By Mike Tousey
The global oral solid dosage pharmaceutical formulation market is expected to grow from $493.2 billion in 2017 to $926.3 billion by 2027, becoming the most commonly used dosage form.1 Their popularity can be attributed to their chemical and physical stability, cost-effective production, and ease of manufacturing. But like all manufacturing equipment, solid dose machinery is still susceptible to wear, breakage, and downtime. Having a well-trained manufacturing team familiar with the various aspects of the technology can ensure these issues are kept to a minimum.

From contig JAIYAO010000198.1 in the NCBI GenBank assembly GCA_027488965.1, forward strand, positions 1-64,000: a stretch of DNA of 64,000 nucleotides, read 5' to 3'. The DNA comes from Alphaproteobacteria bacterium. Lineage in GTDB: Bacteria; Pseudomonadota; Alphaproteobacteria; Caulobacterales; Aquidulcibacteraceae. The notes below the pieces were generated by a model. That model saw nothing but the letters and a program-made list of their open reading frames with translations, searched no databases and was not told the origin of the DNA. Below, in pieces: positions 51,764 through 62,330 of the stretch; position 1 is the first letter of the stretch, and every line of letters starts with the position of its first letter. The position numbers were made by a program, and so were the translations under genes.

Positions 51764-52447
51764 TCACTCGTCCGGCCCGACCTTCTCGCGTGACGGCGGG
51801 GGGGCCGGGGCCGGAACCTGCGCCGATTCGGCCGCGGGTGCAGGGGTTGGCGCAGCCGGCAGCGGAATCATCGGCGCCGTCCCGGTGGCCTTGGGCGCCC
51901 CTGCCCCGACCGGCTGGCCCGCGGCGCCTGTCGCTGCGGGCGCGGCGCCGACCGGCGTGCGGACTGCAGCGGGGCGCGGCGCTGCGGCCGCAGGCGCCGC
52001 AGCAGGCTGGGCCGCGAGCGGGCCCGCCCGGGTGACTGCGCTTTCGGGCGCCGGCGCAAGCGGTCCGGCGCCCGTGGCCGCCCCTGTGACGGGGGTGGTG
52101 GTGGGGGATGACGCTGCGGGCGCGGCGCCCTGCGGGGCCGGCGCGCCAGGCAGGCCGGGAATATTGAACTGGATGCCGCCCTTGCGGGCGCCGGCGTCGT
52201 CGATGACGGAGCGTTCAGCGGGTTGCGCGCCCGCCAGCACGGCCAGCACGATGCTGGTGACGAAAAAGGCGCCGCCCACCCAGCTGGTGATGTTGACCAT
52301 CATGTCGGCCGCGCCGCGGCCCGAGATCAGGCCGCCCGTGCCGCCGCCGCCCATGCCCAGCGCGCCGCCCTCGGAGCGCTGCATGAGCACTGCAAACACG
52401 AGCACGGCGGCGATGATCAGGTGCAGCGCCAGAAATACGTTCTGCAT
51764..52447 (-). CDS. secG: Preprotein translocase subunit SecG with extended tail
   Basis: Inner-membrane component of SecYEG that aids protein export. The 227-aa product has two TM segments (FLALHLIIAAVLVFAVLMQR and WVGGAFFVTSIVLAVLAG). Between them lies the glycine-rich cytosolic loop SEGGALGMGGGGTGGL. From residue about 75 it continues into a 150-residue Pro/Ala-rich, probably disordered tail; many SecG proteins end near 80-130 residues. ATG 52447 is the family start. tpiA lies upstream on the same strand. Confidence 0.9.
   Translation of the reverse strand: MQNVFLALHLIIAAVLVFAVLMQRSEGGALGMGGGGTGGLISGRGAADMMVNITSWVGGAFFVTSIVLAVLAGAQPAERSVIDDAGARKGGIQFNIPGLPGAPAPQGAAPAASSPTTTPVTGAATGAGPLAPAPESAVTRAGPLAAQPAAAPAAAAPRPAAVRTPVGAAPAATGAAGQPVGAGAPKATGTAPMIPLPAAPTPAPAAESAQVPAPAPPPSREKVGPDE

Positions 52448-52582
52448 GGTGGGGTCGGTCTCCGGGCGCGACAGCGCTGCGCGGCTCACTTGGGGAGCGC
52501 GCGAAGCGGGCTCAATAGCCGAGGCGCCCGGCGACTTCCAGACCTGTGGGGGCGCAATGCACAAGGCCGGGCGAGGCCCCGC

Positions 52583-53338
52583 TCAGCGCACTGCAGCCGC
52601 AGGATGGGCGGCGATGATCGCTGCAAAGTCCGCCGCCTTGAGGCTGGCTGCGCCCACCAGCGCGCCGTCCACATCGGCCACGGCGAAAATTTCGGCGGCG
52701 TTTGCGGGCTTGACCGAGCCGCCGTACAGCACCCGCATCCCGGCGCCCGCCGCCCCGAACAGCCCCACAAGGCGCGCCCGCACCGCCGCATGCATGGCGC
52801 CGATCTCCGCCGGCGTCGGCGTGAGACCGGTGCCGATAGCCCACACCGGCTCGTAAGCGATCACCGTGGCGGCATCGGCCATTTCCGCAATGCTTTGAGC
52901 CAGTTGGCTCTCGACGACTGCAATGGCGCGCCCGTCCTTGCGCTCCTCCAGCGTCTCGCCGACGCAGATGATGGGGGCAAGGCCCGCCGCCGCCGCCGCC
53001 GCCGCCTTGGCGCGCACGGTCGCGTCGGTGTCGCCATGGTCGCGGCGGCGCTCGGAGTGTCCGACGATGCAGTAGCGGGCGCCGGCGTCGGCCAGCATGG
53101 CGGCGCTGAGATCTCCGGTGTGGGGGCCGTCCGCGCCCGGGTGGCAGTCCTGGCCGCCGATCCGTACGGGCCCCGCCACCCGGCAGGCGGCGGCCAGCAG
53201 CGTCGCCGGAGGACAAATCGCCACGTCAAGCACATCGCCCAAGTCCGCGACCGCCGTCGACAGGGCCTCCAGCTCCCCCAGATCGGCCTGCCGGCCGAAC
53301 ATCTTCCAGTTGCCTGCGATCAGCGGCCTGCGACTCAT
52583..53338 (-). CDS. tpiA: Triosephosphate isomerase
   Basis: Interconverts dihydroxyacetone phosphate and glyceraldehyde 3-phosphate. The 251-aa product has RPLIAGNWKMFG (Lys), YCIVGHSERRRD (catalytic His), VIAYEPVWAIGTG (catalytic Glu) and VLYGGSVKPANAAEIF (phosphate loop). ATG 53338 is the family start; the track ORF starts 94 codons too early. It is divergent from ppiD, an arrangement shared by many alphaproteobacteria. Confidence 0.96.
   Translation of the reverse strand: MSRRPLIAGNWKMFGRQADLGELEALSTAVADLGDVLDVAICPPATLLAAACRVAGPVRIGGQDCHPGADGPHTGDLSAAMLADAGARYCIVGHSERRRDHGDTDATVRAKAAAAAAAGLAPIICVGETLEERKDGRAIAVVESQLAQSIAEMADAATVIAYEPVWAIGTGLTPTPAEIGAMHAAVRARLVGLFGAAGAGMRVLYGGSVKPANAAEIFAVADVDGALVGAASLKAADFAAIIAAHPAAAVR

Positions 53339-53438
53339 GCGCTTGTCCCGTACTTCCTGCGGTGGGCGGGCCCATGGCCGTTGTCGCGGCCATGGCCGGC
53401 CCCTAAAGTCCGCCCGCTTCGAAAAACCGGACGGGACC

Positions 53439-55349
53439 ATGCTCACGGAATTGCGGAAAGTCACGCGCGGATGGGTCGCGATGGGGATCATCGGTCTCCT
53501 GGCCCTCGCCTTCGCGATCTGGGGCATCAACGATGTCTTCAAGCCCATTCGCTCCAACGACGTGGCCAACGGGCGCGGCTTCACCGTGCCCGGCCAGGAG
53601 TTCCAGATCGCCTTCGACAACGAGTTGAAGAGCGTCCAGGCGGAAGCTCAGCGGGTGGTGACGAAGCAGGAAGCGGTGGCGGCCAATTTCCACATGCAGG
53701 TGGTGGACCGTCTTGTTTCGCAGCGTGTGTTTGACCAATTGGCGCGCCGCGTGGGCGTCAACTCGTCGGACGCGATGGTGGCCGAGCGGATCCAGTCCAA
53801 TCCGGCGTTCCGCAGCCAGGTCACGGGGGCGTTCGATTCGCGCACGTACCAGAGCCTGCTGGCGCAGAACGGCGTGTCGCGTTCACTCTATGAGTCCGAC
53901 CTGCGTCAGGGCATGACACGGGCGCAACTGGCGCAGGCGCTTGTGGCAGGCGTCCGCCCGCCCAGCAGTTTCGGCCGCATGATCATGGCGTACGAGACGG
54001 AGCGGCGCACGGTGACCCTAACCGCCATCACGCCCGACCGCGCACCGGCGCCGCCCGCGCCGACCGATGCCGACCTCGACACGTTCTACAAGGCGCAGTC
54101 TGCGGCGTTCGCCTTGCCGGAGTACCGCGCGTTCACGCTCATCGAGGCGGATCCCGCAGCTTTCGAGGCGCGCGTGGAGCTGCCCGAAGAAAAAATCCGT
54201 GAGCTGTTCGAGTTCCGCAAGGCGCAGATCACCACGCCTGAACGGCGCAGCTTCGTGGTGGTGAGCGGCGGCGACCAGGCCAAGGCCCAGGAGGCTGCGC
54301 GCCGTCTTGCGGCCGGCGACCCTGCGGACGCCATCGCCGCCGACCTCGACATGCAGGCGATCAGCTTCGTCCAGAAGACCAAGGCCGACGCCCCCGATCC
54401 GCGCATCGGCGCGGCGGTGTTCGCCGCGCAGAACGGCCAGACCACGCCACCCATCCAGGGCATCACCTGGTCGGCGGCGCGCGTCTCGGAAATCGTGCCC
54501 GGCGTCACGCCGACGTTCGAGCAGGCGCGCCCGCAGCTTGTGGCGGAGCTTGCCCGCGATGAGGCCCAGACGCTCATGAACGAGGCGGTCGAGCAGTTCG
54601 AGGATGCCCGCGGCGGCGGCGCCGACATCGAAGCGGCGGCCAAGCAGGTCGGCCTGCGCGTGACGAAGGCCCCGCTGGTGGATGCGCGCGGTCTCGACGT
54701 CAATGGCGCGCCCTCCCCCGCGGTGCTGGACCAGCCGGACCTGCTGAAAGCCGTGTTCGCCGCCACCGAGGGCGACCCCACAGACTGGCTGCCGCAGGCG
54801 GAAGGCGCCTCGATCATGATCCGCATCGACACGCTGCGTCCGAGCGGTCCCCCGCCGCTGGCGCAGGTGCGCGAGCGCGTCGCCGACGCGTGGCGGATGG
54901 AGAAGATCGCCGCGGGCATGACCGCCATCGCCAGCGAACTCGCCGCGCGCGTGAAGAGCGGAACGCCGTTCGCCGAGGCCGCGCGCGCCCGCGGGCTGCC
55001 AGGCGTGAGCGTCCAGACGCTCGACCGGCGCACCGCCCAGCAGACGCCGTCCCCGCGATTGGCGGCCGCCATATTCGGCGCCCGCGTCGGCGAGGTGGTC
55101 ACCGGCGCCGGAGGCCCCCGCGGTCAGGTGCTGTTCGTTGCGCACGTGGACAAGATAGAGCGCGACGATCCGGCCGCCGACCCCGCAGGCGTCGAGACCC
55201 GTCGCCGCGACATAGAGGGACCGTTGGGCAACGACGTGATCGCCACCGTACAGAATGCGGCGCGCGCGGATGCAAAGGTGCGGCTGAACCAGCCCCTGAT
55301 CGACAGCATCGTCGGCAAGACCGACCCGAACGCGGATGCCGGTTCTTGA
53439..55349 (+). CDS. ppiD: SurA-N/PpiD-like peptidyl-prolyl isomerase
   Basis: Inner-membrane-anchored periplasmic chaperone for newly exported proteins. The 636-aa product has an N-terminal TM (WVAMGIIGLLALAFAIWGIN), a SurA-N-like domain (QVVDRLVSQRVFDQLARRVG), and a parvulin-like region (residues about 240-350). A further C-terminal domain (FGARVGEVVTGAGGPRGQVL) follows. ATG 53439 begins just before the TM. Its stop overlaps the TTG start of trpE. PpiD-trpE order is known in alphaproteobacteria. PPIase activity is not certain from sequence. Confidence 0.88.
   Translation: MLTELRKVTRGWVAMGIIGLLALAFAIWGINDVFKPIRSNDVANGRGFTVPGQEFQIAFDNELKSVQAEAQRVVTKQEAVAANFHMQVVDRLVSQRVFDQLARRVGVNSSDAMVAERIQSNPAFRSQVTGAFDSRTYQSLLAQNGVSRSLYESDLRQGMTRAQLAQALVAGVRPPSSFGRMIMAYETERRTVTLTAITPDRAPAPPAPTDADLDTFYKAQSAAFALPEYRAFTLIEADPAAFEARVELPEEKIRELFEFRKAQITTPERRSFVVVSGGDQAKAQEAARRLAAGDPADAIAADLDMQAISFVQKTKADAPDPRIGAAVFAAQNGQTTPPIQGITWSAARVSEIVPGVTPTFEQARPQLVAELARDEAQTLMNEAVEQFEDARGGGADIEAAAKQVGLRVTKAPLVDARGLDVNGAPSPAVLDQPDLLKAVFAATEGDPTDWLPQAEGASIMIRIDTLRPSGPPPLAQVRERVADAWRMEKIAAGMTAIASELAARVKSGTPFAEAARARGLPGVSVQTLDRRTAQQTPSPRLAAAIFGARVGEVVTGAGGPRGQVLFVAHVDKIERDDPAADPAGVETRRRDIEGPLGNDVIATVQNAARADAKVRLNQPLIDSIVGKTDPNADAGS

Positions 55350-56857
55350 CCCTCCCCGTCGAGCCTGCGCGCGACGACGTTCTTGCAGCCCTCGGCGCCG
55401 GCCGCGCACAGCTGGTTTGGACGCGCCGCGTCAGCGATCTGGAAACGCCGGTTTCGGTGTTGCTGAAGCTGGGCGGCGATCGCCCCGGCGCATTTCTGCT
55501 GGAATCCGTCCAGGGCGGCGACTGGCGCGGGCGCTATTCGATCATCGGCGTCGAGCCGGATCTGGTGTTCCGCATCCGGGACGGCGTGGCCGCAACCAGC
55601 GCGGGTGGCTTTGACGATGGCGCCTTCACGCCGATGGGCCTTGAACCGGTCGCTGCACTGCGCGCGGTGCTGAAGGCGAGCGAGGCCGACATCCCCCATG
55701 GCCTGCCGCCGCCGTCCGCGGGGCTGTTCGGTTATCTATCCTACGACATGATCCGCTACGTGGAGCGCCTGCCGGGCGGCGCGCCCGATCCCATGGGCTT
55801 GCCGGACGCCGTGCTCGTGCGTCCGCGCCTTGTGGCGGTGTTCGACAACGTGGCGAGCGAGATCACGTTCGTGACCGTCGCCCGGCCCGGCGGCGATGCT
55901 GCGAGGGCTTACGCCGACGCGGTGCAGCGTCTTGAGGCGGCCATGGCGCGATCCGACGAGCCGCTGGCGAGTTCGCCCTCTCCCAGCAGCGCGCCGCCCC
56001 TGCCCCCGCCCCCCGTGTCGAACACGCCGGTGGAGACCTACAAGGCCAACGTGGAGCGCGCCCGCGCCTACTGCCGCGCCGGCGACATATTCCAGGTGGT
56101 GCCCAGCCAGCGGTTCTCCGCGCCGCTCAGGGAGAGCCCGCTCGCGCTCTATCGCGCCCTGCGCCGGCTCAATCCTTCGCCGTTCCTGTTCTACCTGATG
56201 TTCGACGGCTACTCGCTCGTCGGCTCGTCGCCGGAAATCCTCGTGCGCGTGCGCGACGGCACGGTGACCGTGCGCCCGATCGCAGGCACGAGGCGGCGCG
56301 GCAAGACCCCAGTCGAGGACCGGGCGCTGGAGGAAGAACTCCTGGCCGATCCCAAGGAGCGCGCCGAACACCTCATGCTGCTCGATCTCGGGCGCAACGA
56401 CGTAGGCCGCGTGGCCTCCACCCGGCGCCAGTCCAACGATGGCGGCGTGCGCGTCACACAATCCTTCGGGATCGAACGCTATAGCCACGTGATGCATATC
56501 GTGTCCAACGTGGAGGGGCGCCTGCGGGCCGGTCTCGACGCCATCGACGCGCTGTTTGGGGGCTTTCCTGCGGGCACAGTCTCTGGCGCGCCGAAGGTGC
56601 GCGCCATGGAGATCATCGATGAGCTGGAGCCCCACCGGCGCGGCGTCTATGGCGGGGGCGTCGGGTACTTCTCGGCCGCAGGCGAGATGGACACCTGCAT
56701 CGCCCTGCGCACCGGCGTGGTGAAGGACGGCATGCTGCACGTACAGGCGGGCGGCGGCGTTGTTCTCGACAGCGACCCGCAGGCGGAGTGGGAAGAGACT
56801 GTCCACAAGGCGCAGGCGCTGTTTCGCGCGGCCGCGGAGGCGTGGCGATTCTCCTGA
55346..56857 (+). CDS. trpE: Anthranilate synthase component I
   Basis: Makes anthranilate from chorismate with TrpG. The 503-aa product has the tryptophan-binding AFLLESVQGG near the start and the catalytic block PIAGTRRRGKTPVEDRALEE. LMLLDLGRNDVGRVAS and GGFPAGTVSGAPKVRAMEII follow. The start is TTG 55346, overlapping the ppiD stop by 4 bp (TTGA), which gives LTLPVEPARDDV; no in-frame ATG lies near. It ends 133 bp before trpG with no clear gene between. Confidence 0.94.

Whether you have new or legacy equipment; new or experienced operators, well-trained operators make for stronger production teams. These teams should know how to set-up, operate, disassemble, inspect, repair, and perform preventive maintenance. Equipment that is not installed or maintained properly is subject to wear and damage—even during normal handling conditions. If operators are unfamiliar with the equipment or don’t handle daily maintenance, they may misinterpret mechanical problems when they occur. In addition, downtime can cost upwards of half a billion dollars to pharmaceutical manufacturing, so operators may be under pressure to quickly make repairs, but these may not be the right repairs.